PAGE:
A number of political blogs picked up the essay, writing that Palermo wanted Trump banned from Twitter because he didn’t believe in climate change. Palermo said he was making a rhetorical point, but that it was lost on his critics -- many of whom accused him of hypocritically advocating that the then president-elect be censored.

Palermo received more messages of hate after he appeared on Fox News’s Tucker Carlson Tonight to defend himself, but struggled momentarily to name a precise source for his assertion that 98 percent of scientists believe in climate change. (For the record, the National Aeronautics and Space Administration says, “Multiple studies published in peer-reviewed scientific journals show that 97 percent or more of actively publishing climate scientists agree: climate-warming trends over the past century are extremely likely due to human activities.”)

Even prior to the flare-up, Palermo said he emailed his faculty union and department chair to alert them that two nonstudents attended his class one day last fall, furiously taking notes and exchanging comments in the back of the lecture hall. That, combined with the advent of websites such as Professor Watchlist, an online registry of “radical” professors, rings of "neo-McCarthyism,” he said.

Beyond Palermo, numerous other professors have claimed intimidation in recent months. Olga Perez Stable Cox, an instructor of psychology at Orange Coast College who was secretly videotaped talking about the results of the presidential election, said she had to leave the state due to threats. Also last fall, the Middle East Studies Association asked the State University of New York at Plattsburgh to affirm the academic freedom of Simona Sharoni, a professor of women’s and gender studies who said she received physical threats over her public comments on the Palestinian-Israeli conflict.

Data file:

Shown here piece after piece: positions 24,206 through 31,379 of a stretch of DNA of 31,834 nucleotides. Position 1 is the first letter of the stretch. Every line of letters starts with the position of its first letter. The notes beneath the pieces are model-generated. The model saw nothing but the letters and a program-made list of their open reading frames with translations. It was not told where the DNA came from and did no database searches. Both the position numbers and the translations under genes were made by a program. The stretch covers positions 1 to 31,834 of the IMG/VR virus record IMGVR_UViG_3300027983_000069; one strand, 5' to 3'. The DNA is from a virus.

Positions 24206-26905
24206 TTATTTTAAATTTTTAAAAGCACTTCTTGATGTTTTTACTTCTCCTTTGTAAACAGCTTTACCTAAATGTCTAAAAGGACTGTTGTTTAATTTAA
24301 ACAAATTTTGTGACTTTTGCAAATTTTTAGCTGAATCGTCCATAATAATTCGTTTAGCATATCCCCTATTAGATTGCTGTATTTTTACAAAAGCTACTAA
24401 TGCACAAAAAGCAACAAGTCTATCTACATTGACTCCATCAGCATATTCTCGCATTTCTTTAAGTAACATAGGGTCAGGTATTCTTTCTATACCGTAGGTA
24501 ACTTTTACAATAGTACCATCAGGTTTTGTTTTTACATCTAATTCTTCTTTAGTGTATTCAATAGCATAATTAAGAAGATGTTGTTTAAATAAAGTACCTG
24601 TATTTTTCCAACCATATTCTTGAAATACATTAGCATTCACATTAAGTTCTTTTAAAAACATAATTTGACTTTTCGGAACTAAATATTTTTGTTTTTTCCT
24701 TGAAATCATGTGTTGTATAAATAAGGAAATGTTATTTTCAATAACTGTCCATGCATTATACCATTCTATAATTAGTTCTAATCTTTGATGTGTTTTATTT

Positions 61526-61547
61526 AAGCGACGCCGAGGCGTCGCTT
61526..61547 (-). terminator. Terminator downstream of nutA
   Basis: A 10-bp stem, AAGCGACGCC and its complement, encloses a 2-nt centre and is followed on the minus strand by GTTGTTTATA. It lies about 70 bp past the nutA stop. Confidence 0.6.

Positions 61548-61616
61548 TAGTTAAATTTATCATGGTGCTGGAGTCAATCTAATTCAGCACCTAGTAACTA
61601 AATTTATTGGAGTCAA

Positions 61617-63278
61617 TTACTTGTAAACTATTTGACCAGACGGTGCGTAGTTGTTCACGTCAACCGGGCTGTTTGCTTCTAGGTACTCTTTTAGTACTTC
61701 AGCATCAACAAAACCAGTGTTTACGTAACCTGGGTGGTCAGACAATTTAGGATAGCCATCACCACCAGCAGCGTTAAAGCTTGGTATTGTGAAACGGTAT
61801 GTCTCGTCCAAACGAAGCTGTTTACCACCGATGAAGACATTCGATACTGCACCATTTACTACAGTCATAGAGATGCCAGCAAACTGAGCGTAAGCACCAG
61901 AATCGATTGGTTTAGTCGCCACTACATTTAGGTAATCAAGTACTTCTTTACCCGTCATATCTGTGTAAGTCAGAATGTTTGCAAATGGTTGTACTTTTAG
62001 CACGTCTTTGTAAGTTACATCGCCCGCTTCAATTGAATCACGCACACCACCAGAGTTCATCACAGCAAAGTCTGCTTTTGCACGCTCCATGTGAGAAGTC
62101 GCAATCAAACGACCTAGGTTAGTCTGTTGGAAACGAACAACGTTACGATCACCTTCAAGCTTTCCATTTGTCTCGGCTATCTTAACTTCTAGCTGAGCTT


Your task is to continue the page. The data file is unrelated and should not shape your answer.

In another case, George Ciccariello-Maher, associate professor of politics and global studies at Drexel University, was criticized for tweeting that all he wanted for Christmas 2016 was "white genocide," which he has previously argued is not a real threat to whites in the U.S. Drexel first strongly condemned the professor's tweet, then backed down somewhat in a second statement, after many academics said the university failed to defend its professor.

Tiede said institutions have had mixed responses to the targeted harassment of faculty members. He praised the University of Madison at Wisconsin, though, for defending a controversial course on whiteness -- and the free speech of its instructor -- to state lawmakers.

Rick Legon, president of the Association of Governing Boards, said his organization hasn’t issued guidelines about online harassment specifically, but that it “would be supportive” of those suggested by the AAUP.

Michael Mann, Distinguished Professor of Atmospheric Science at Pennsylvania State University, who has been targeted both online and legally for his work on climate change -- specifically his "hockey stick" graph suggesting that it is man-made -- helped draft the statement for AAUP. Via email, he said, "I am fortunate in that these attacks were highly publicized and numerous academic and scientific groups and societies came out to support me, and to demand that my institutions -- the University of Virginia and, later, Penn State -- did the right thing and stood up to the pressure campaigns to have me fired from my job."

He added, "What I worry about are the many more academics who are under the radar screen, who don’t have access to the support structure that I had, and are every bit as much or more vulnerable simply because of the research they are doing and because of their willingness to speak truth to power. … Good-faith debate is not only OK, it is welcome -- and critical -- in our academic discourse. But bad-faith smear campaigns and pressure campaigns against academics whose findings or views might seem threatening to powerful interest groups? We must defend academics against that."